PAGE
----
We live in the digital era, where there are terrabytes or even yottabytes of information in every step, but how are we supposed to filter that information? In the interview below you can discover how to produce qualitative content, create small communities of like-minded people and much more.
Author, film director, and academic Michael Önder tells us about content production and filmmaking in the era of New Media, responsibilities of filmmakers towards culture, importance of social media in the film process and more during his open lecture to Bahçeşehir University students.
He started working when films were about to fade out, so he has seen the change of films becoming digital. The old version (physical, photograph film) was very expensive and selective especially in England.
Of course you can shoot your film on an iPhone like the “Tangerine”(the film was shot with three 5S iPhones Smartphones) film for instance, but what also has changed is that now you have a platform like YouTube. In theory it makes everything easier without any constraint so you can show it straight to the audience. So what is the problem? The problem is that now there are so many videos on YouTube (people upload 100 hours of video every minute), so you get lost while surfing through them, we have almost the same problem with internet.
People thought that the Internet would make news much more accurate and truthful, where as now, it is the opposite. The content that survives nowadays through this chaos tends to be entertaining, short and surprising.
Mr.Önder states that what is better now than in the past is the possibility of creating small communities. For instance, having small group of friends so you can reach that group of people with the content you make. Small communities have their own way of telling stories, have their own quotes, language and each language requires its own form of story telling.
When you are trying to do something small and personal to a subculture, people understand that there is something unique and authentic to that environment as you rather try to make something big and reach a wider audience.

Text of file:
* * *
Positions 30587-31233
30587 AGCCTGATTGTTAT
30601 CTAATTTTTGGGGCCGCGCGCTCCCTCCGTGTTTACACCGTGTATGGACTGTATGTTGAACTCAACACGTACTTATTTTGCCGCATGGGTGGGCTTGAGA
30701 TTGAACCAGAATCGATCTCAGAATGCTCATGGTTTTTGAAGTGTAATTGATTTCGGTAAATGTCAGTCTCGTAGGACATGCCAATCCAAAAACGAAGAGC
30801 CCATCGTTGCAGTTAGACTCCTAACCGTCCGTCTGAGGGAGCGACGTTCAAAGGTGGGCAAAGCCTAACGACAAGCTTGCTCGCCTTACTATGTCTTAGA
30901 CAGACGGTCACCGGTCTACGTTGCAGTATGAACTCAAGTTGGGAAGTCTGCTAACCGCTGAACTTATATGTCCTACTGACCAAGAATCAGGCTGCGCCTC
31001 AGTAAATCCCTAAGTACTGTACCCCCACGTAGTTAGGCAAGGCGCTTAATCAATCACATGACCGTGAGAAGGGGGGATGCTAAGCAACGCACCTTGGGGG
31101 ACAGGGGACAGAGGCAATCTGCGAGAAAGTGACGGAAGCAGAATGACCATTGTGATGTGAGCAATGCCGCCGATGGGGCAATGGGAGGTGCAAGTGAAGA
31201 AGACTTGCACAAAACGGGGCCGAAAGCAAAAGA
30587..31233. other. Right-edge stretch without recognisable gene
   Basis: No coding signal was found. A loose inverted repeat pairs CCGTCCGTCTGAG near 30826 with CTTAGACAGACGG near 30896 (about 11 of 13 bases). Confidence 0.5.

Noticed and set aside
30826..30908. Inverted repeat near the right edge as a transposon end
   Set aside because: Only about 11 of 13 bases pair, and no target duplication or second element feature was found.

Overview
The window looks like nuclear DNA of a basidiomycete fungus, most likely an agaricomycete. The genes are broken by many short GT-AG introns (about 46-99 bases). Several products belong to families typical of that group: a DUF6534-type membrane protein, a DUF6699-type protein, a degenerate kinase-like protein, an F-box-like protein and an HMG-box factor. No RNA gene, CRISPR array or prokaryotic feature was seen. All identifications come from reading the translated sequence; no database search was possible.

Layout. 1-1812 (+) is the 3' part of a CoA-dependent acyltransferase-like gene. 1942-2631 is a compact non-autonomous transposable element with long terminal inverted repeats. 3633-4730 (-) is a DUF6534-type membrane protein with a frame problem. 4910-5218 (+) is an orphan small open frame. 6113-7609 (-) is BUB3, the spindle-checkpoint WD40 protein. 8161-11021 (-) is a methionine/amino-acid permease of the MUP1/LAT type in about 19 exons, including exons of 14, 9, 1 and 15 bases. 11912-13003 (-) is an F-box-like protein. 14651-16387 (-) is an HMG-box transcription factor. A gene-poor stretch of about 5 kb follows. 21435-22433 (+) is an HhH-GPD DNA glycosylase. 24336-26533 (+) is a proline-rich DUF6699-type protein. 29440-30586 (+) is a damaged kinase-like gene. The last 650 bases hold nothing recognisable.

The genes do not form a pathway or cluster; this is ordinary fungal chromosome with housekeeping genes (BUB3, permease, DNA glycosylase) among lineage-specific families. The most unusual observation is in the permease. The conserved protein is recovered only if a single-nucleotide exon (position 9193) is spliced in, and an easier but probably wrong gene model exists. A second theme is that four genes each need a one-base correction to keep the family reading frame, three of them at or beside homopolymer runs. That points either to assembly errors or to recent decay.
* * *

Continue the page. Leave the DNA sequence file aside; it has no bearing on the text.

In “ The International Tokyo Film Festival” where the world premiere of “Taksim Hold’em” took place, Michael Önder’s full-length film was highly graded by a wide audience from all around the world.
Every country found something close to their culture; Mr.Önder stated that this was not something intentional; they were not targeting international viewers.
Upon my question “Do filmmakers have responsibility towards culture?” Mr.Önder stated that everyone has responsibility in terms of culture, but that he would never accuse another filmmaker because that restricts the freedom.
For example if a country is going through a particular term and no one is doing anything about it, no one is telling the story about it, then that is a problem.
That creates the same problem with the representation, when there is not enough representation, and that story isn’t told, you suddenly feel like you can’t breathe and you need the expression of that particular problem.
I am a big believer in the importance of social media in many aspects of the film process. So it raised my interest by asking Mr.Önder if he uses social media and does it help the promotional point of view.
He stated that he was always trying to avoid particular mediums for instance Instagram, but for the film he created he set up an account. Human beings have potential to be vained superficially, it is about our survival.
But suddenly it becomes a search for approval, which you get in a way that is not useful in life, and it creates an addiction. It is a very delicate thing, because you are judging someone’s existence. There are benefits for the film, because it wouldn’t be possible to achieve that level of popularity for instance in Japan they are without that kind of medium.
The whole story doesn’t matter, who is the one telling it?
Narrative ( narratif, -ive, from late Latin narrativus ‘telling a story’), is a more useful concept in terms of medium analyzing, storyteller. Who is creating the narrative? Who is leading the narrative? Mr. Michael gives us an example of “Dogme95” period in Denmark. He was inspired in his teenage years by works of this group, the team that broke all the rules and started filming something very unique and authentic with absolutely no budget, but after the rising popularity they suddenly lost this uniqueness and had the rules.
Danish film director Lars Von Trier comes to the conclusion that technique and stylistics are less important and interesting to viewers than the story and characters. He shot mostly with a hand-held camera, ignoring the traditional rules of lighting and editing, resulting in a blurred color and graininess of the frame.
Found intuitively, this style was put in the basis of the ideas of the conceptual manifesto and the 10 rules of the group “Dogme 95”, created in 1995.
In an information society period new media gave a lot of opportunities for those whose voices could not be heard before, plus the materials got cheaper. We can say that the democratization process has started, but unfortunately this could only work for the lucky ones, there are still a lot of people whose voices are lost in the crowd. Companies behind these massive media outlets, that allowed all these voices to appear, are in control and have no ethical responsibility even though they claim they do.
The more you are fueled into your narrative, the less you are open to the world.